“Goals are identified as possible outcomes with a process defined to help us reach them.” (source: A How-to on Understanding Goals versus Expectations, by Ruth Kustoff, Goals are how a new manager will be measured and are more specific than expectations. They typically require a plan to reach them and should be specific, measurable, and achievable. If the goal is to increase revenue, break it down to how big the increase should be and by when. Now, a new manager has a specific, measurable goal to strive for, but remember that the goal must be achievable. Could you do it, given time? Barry Burnett, one of BDR’s founders, would always say that a good goal is a stretch but possible.

Once a goal is agreed upon, ask your new manager to create an action plan to achieve it. Be aware that they may not know where to start, especially if the plan involves the actions of other team members. Most likely, they’ve only managed themselves up to now. Helping your new manager build an action plan to achieve a goal is a great opportunity to build your relationship and make sure your expectations are aligned.

Giving Rewards & Encouragement

As you work together to set goals, include the reward when the goal is achieved. Make sure it is important to them and will help motivate them. Having a reward set up for the manager will also set an example for them on how to reward their team similarly.

However, many times, simply providing encouragement can be as powerful as a monetary reward. If you observe they are stressed, check in with them and see if they need help or just some inspiration. If they did something well, let them know. Don’t be stingy with praise if it’s warranted. Recognizing their achievements strengthens your relationship and builds a positive feedback loop where they’ll want to do more and more.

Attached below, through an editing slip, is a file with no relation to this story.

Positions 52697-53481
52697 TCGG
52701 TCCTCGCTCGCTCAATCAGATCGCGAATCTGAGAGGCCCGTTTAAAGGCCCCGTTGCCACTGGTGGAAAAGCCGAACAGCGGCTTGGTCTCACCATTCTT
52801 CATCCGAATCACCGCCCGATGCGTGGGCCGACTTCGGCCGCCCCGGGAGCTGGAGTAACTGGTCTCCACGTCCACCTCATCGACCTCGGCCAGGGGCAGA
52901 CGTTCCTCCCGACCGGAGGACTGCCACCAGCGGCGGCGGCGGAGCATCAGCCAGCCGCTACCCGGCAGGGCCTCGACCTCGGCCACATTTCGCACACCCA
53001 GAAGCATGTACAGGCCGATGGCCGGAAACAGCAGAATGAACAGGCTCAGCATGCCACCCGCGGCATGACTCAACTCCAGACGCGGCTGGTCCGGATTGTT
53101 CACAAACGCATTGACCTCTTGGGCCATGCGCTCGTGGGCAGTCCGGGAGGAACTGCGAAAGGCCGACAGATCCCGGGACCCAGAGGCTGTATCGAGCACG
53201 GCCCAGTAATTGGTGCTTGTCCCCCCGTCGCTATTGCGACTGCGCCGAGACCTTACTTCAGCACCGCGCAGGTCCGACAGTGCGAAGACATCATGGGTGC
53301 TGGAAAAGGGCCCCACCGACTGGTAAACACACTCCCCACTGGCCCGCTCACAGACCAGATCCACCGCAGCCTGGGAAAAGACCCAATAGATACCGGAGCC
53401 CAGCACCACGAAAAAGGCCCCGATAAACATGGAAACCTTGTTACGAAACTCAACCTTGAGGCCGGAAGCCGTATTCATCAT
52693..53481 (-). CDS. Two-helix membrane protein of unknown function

Be aware that there will be false starts and mistakes with a new manager. Don’t get down on them if they had a plan for what they did. Instead, provide encouragement and coach them on how to improve. Most likely, some or all of what they’re doing is new to them. It will take time and experience for them to move from a novice to a seasoned manager. However, when they succeed, be sure to celebrate with them.

About the Authors

Chris Koch has nearly three decades of HVAC experience, starting at the ground floor and working his way up to VP of Service. His expertise ranges from a start-up to $60 million in sales. Chris has gained rich, diverse exposure to many forms of doing business. He is a team-building leader and possesses the necessary hands-on experience. 

Matt MacArthur brings a broad range of talent to his position as BDR’s Director of Training and Marketing Manager. Skilled in writing, editing, training class development, adult learning techniques, and marketing, Matt works with BDR’s trainers to continually improve BDR’s training materials and class delivery. He leads the Marketing department in developing marketing tools for BDR’s 50+ business training classes and coaching services, including the Profit Coach program. 

Ready to set your manager and yourself up for success?

Share This Blog